Michael Kushin is senior vice president at CACI International Inc. He has more than 25 years of experience developing secure solutions for the Defense Department and the Intelligence Community, and is responsible for delivering cybersecurity solutions at CACI. ()
As government and industry continue to develop new capabilities to defend and counter persistent threats against information systems, weapons systems, and critical infrastructure, the need to develop resilience, both technically and procedurally, has become a necessity. Organizations have long implemented redundant capabilities, from backup data centers to independent communications paths, but the need to include cyber resilience has come of age.
The concept of cyber resilience is not new. However, implementations are few and far between, with most efforts concentrated on defending networks or forensically remediating attacks that have already taken place. With the increased complexity of systems we rely on—using interconnected components and embedded processors—along with supply chain concerns and the move to the cloud, the risks have never been greater. Do we as a nation have the means to continue functioning while components of a network are offline or navigation systems are interrupted?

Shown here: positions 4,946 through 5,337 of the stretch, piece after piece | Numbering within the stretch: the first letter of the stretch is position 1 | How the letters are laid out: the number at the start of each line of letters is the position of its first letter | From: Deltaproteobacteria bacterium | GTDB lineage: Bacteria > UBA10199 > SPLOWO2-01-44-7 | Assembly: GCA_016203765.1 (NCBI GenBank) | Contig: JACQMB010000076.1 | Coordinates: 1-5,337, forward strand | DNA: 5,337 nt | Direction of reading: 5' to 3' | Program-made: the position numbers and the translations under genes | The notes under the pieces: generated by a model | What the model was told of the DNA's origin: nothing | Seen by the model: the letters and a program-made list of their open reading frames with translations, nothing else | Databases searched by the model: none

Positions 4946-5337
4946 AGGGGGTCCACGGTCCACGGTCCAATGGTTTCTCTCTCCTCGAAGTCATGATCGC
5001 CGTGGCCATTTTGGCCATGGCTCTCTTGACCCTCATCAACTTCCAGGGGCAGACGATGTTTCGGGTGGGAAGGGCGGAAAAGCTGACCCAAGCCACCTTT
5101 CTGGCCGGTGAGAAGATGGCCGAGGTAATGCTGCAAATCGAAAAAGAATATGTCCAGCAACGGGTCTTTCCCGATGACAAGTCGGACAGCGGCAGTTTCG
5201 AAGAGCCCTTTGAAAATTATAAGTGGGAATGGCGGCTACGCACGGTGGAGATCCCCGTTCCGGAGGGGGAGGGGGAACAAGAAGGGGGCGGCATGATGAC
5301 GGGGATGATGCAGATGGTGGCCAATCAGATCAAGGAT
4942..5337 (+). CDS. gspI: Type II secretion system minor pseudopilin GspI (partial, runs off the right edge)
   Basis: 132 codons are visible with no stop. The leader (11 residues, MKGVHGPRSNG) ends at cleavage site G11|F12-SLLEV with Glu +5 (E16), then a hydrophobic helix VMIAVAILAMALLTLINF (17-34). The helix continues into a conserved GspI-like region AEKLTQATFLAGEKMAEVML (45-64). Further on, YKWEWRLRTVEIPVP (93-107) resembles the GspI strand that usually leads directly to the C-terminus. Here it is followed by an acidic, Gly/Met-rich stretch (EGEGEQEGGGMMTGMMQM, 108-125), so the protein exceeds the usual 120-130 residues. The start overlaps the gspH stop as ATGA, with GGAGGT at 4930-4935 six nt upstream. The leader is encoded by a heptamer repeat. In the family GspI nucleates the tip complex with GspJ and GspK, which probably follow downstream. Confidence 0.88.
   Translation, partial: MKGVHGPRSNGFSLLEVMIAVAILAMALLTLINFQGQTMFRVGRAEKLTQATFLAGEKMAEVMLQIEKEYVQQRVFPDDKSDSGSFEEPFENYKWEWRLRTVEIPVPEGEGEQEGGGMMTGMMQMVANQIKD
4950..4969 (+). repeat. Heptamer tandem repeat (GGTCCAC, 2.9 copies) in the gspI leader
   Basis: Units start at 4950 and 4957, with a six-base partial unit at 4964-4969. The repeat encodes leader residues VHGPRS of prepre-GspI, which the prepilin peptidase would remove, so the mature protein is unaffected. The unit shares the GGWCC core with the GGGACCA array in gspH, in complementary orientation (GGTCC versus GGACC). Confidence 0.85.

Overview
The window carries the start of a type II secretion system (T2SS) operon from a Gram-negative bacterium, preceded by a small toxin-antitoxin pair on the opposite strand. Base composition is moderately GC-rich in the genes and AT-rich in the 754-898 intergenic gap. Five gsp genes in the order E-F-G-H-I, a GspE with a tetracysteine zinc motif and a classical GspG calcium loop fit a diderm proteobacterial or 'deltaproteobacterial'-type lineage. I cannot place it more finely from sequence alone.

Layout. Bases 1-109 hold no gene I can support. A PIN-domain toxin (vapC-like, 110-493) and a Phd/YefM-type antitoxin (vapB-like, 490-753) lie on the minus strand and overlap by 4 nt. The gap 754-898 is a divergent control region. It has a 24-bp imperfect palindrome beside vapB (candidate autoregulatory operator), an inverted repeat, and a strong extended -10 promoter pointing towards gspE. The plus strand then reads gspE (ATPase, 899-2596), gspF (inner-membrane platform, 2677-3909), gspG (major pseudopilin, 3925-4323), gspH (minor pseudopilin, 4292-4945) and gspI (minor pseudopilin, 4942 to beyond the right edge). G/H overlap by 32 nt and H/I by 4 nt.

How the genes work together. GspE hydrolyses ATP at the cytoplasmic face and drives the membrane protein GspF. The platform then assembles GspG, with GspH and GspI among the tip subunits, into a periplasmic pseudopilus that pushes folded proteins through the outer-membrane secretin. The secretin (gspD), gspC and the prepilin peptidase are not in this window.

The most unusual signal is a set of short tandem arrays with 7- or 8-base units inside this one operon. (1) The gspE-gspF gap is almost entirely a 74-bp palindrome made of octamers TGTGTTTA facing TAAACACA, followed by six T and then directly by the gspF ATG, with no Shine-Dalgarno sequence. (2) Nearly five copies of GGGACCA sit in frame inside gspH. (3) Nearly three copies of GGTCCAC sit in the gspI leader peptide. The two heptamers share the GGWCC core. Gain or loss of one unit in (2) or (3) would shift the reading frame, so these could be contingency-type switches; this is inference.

Cyber resilience is the acceptance that cyber attacks will continue and be successful, therefore organizations must adjust to continue to function during the attack. This includes identifying risks to the organization and prioritizing the protection of systems and data critical to operations, documenting processes necessary to continue business operations during an attack, and having an effective remediation plan.
Federal agencies have begun the effort to introduce resiliency into their platforms as well as support other organizations in assessing their posture. The Department of Homeland Security’s U.S. Computer Emergency Readiness Team has introduced a Cyber Resilience Review that enables organizations to evaluate their operational resilience and cybersecurity practices. Additionally, cybersecurity companies provide consulting across a wide spectrum of platforms. However, to achieve resilience, not only today but in the future, three important things must happen:
1) The idea of resilient platforms must be implemented at the design phase, incorporating technology, process, and/or training,
2) Resilient platforms must be adaptable to keep up with constantly changing threats with increasing levels of sophistication and innovation, and
3) Until cyber defense is able to thwart all attacks and provide a truly trusted environment (which may never happen), organizations must develop processes to operate at a degraded state, focusing protection on critical mission functions.
Incorporating cyber resilience into our fabric requires investment, but it is not as costly as the inability to conduct critical business functions that everyday Americans expect and rely on (i.e. defense, health services, etc.). Therefore, cyber resiliency, and the means to test and validate it, must become a core requirement of all future systems and platforms.